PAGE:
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Concrete Cutting Sawing Hollis NH New Hampshire

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“We Specialize in Cutting Doorways and Windows in Concrete Foundations”

Are You in Hollis New Hampshire? Do You Need Concrete Cutting?

We Are Your Local Concrete Cutter

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Concrete Cutting Hollis NH          

Concrete Cutter Hollis NH

Concrete Coring Hollis NH           

Core Drilling Hollis NH                  

Concrete Sawing Hollis NH

Concrete Sawing Hollis New Hampshire

Concrete Cutting Hollis New Hampshire           

Concrete Cutter Hollis New Hampshire 

Concrete Coring New Hampshire           

Core Driller Hollis NH                    

Core Drilling Hollis New Hampshire                   

We perform concrete cutting, core drilling and coring in Hollis New Hampshire.

The recognition of this principle has sometimes resulted in designing retaining concrete walls on the principle illustrated in Fig. 69, which is somewhat similar to a. section of an arch set on end. Such curved outlines, of course, are more expensive, and are sometimes inconvenient, and for that reason are but seldom adopted. A detail which is frequently adopted in the design of retaining concrete walls is to use what is virtually a batter to the rear face of the concrete wall, but to accomplish this by a series of steps on the rear of the concrete wall. This not only permits the use of rectangular concrete blocks of stone and the employment of vertical joints, but also adds considerably to the stability of the concrete wall, since the vertical pressure of the earth on the horizontal steps adds considerably to the resistance to overturning. In Fig. 70 is shown a design for a retaining concrete wall made to support a railway embankment in a location where the natural surface was so steep that the embankment would not readily obtain sufficient support. Although this use of a retaining concrete wall is somewhat special, the general outline of the design not only conforms to the standards on that railroad, but represents good practice and is an illustration of many of the points referred to above. It should be noted that in this case the total width of the base of the concrete wall is nearly one-half the height. The outline design of a long concrete bridge which requires several spans, involves many considerations: (1) if the river is navigable, at least one deep and wide channel must be left for navigation. The placing of concrete piers, the clear height of the spans above high water, and the general plans of all concrete bridges over navigable rivers, is subject to the approval of the United States Government. (2) A long concrete bridge always requires a solution of the general question of few concrete piers and long spans, or more concrete piers and shorter spans. No general solution of the question is possible, since it depends on the required clear height of the spans above the water, on the required depth below the water for a suitable concrete foundation, and on several other conditions (such as swift current, etc.) which would influence the relative cost of additional concrete piers or longer spans. Each case must be decided according to the particular circumstances of the case. (3) Even the general location of the line of the concrete bridge is often determined by a careful comparison, not only of several plans for a given crossing, but even a comparison of the plans for several locations. The requirements for the concrete bridge seats for the ends of the two spans resting on a concrete pier are usually such that a concrete pier with a top as large as thus required, and with a proper batter to the faces, will have all the strength necessary for the external forces acting on the concrete pier. For example, the channel concrete pier of one of the large railroad concrete bridges crossing the Mississippi River was capped by a course of stonework 14 feet wide and 29 feet long, besides two semicircles with a radius of 7 feet. The footing of this concrete pier was 30 feet wide by 70 feet long, and the total height from subsoil to top was about 170 feet. This concrete pier, of course, was unusually large. For trusses of shorter span, the concrete bridge seats are correspondingly smaller. The elements which affect stability are so easily computed that it is always proper, as a matter of precaution, to test every concrete pier designed to fulfill the other usual requirements to see whether it is certainly safe against certain possible methods of failure. This is especially true when the concrete piers are unusually high. The requirements for supporting the truss are, fortunately, just such as give the concrete pier the most favorable formation so that it offers the least obstruction to the flow of the current in the river.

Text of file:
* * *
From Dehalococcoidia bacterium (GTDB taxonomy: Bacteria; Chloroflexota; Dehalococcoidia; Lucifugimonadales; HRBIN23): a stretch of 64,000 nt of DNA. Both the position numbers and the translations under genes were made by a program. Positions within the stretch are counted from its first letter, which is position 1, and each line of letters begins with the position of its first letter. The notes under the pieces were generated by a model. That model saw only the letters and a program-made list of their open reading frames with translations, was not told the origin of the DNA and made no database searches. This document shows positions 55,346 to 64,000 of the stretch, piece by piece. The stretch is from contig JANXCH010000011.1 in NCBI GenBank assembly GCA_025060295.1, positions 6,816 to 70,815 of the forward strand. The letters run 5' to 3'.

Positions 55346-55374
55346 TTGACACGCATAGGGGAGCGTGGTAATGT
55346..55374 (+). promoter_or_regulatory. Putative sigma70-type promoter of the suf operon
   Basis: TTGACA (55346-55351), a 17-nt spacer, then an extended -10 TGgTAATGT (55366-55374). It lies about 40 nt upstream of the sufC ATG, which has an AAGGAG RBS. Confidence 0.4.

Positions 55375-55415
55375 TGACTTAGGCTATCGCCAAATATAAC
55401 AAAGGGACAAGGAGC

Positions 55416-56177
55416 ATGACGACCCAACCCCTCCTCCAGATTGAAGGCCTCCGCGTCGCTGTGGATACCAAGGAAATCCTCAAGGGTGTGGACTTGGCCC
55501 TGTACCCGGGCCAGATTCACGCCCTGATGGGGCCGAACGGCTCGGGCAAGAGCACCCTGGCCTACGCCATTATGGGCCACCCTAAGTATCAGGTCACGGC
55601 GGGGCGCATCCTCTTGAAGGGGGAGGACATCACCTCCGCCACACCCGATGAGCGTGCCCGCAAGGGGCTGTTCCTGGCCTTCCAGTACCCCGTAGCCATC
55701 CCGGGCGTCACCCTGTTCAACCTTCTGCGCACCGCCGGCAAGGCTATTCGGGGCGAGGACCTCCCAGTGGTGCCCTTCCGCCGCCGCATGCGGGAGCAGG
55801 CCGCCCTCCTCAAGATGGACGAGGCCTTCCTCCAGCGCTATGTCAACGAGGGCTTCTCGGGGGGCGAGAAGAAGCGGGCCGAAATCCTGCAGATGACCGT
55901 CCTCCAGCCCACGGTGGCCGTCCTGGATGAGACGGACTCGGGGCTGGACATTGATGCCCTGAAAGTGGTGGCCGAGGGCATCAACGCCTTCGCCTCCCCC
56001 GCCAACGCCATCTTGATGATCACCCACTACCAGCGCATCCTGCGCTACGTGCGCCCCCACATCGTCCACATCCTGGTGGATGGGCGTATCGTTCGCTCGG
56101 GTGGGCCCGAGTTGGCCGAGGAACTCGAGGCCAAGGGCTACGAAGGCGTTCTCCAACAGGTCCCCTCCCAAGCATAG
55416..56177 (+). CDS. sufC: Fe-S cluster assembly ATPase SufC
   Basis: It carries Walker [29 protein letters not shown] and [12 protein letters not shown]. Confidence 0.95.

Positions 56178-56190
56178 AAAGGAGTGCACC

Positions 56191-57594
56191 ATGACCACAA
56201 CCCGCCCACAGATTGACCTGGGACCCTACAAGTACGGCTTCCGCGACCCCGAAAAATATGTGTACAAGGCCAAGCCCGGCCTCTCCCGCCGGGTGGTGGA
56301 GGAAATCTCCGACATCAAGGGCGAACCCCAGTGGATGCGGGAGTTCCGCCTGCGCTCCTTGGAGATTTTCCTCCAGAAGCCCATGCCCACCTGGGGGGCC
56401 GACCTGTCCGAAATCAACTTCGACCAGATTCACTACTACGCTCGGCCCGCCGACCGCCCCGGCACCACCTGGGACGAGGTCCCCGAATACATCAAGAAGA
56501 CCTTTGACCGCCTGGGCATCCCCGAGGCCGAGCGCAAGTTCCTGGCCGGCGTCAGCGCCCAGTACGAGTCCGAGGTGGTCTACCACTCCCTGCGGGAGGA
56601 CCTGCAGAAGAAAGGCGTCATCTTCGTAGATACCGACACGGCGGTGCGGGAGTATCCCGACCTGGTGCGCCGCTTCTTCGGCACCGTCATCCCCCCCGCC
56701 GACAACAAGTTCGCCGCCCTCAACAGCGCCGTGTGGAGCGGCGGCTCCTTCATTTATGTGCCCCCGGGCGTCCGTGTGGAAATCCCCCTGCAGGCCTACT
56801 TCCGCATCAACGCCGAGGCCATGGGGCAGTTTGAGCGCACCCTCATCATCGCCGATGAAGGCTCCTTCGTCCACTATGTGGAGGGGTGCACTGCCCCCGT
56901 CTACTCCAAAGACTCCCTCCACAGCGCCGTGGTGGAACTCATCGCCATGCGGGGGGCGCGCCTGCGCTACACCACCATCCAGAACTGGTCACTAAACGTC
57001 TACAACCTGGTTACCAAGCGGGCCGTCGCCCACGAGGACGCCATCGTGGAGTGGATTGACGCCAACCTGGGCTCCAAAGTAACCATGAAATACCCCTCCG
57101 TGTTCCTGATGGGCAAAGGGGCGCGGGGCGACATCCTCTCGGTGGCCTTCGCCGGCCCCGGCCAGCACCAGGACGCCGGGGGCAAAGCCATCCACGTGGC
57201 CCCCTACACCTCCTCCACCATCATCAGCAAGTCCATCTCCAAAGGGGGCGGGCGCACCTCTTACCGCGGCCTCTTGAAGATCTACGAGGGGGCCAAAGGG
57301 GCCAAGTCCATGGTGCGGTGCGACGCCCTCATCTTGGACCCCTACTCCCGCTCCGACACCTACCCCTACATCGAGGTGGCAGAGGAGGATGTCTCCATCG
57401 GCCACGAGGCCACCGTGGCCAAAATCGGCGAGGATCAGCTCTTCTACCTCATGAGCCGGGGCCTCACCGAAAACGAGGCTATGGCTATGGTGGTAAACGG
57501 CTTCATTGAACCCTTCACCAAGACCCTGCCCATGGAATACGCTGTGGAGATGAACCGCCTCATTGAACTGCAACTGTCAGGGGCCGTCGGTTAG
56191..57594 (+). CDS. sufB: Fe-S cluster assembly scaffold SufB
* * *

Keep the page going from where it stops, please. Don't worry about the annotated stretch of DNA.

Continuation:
Are You in Hollis New Hampshire? Do You Need Concrete Cutting?

We Are Your Local Concrete Cutter

Call 603-622-4441

We Service Hollis NH and all surrounding Cities & Towns